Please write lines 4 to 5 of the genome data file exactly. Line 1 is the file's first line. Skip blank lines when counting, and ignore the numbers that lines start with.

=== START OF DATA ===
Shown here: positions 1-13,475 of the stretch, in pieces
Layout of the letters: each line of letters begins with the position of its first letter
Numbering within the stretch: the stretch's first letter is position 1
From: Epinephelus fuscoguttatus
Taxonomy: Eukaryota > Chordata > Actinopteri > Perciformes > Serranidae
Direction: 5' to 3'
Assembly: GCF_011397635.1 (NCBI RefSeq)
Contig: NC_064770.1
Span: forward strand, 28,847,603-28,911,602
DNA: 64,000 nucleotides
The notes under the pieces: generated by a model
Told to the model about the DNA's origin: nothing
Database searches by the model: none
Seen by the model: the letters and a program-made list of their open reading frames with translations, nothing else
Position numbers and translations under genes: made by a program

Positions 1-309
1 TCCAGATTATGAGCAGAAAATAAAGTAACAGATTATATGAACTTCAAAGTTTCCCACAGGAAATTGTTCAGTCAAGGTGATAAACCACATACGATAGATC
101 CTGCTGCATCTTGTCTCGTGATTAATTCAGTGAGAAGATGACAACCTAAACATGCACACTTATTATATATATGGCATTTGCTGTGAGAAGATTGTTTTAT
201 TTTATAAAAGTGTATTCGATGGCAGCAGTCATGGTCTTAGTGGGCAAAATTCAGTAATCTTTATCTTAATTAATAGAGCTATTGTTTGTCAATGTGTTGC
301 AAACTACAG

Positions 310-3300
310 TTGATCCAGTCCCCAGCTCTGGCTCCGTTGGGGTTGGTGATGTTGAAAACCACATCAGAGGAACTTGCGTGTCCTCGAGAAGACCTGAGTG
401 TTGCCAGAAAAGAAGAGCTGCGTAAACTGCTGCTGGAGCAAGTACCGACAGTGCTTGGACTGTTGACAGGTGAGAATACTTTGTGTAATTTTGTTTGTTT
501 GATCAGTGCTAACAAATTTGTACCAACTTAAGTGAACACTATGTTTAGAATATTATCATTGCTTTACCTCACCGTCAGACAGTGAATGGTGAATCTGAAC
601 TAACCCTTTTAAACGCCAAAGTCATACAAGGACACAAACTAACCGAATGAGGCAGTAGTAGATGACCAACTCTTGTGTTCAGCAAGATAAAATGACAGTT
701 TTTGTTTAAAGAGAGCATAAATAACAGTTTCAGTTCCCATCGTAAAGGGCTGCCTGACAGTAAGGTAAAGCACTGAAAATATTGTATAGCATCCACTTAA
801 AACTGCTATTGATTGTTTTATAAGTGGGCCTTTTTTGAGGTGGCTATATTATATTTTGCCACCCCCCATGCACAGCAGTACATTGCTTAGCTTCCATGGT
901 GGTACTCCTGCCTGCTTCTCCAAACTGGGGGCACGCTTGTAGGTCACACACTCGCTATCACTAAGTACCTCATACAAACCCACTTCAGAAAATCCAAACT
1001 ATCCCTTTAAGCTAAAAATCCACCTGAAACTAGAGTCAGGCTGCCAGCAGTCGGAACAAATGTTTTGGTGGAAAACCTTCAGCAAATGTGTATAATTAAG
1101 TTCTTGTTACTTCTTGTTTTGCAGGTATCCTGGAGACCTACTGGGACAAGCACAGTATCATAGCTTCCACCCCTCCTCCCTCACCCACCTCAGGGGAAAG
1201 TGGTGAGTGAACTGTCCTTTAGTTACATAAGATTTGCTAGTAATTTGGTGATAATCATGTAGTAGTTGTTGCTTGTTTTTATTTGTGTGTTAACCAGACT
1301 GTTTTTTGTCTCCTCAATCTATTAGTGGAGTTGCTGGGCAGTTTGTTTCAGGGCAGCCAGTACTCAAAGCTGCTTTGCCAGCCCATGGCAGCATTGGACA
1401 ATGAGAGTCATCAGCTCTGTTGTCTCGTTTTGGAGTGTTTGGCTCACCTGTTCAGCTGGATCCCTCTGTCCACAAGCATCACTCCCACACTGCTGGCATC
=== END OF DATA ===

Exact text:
From: Epinephelus fuscoguttatus
Taxonomy: Eukaryota > Chordata > Actinopteri > Perciformes > Serranidae